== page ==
"And they make it sound easy," added Drew Ross, assistant band director, who'll play trumpet with the Chantilly Jazz during the show. "There's nothing out there like it."
Taylor also noted that the parents of the band and choral students "get very involved with the show to make it all work. They're very committed, dedicated and supportive. And the alumni come back to see the tradition carried on."
THERE ARE 20 singers/dancers in the Show Choir, and more than half are seniors. And Cockrell says their performance in this year's show will be as special and dynamic as always.
Broadway tunes will include "I Hope I Get It" from "A Chorus Line;" "Find Your Grail" from "Spamalot;" and "We Can Do It," a duet by Justin Brill and Garrett Thatcher, from "The Producers."
From the 1970s will be the songs, "Eli's Coming," "Listen to the Music" and "I've Got the Music in Me." Among the jazz standards and swing music will be "Swing Street," "In a Sentimental Mood" and, with the jazz band, "Paper Moon."
"We open the show with a swing number called 'Big Time,' which is part of our theme," said Cockrell. "And we'll do 'One Night Only' from 'Dream Girls' to close the show."
Several solos are mixed into many of the numbers performed by the whole chorus, and there's even a special, audience-participation number. For the Show Choir, Jazz and Pizzazz is also the sum total of its year.
"We start in the fall and keep adding new sets of music all year," explained Cockrell. "Then we bring all these things together at the end of the year in one, big production."
He also gets some help along the way. Associate Choral Director Mike Fuchs conducts the Chantilly Combo, the instrumental group that travels with the Show Choir; and Chantilly alum Brian Keegan, who was in Jazz and Pizzazz years ago, is the music arranger.
"Another Show Choir alumnus, Sarah Pramstaller, has been working professionally on Broadway and did most of our choreography," said Cockrell. "It's very helpful and is a nice, collaborative effort. They all bring something extra to the show and are all familiar with the program and know what we're doing."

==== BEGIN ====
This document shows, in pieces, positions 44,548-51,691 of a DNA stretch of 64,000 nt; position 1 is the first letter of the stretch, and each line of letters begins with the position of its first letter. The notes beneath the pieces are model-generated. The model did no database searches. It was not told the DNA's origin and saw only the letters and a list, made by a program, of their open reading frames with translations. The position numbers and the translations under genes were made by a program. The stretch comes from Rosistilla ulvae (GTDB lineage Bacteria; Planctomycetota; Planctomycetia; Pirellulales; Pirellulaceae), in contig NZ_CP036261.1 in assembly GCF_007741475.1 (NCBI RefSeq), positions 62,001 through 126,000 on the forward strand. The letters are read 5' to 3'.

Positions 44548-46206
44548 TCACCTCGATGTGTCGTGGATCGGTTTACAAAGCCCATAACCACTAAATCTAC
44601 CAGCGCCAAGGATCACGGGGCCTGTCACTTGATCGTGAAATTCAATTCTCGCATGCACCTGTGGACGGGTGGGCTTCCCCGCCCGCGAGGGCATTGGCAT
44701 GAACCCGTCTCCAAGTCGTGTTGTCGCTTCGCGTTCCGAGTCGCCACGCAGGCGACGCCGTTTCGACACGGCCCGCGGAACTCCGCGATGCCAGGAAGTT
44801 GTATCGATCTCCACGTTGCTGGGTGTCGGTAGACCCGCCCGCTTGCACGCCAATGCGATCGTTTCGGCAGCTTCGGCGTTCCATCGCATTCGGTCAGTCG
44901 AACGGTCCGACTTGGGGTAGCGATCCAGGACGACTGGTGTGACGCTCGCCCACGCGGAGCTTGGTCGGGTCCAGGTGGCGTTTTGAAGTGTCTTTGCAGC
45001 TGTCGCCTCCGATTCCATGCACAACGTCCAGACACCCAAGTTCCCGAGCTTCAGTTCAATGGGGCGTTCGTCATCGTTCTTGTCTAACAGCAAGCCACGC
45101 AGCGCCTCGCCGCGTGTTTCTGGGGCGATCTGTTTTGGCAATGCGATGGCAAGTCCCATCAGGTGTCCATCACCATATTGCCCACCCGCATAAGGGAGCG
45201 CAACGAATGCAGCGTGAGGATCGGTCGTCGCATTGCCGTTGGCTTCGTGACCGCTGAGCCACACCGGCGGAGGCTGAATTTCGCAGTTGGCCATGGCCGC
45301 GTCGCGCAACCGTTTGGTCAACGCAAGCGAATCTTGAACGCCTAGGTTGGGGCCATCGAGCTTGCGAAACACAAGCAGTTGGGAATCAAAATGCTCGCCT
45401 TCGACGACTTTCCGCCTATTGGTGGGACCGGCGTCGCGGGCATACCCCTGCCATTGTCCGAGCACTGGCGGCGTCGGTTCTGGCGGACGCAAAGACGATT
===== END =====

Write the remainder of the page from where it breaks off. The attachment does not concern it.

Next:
IT'S GOING to be a terrific show, he said, and "We'd really love the community to come and see it. We typically sell out Friday and Saturday, but we'd like to do it all four nights. We want people to see the kids do their stuff."
Cockrell said the choral students definitely work hard to put on this show. "It takes a tremendous commitment of time and effort," he said. And unlike sports seasons that each have beginnings and endings, he added, the choral calendar lasts all year.
"It starts in August and goes through June," he said. "And students not only work during their classtime, but come twice a week after school, when we do our extra sessions for dancing and staging."
Cockrell also praised their "dedicated and talented" parents who help with the costumes. "That's a big part of it," he said. "When the audience sees the show, they're not just seeing the actual production — they're seeing the music, the parents, the school involvement and the support of the teachers and administrative staff."
He said the show is all about the students doing what they love to do — make music — and most have been doing it in the school system's music program since middle school.
"We get kids who saw 'Jazz and Pizzazz' years ago, when they were in fifth grade, and wanted to do it ever since," said Cockrell. "They've dreamed about it for a long time, and it's a neat thing that finally their dreams have come true."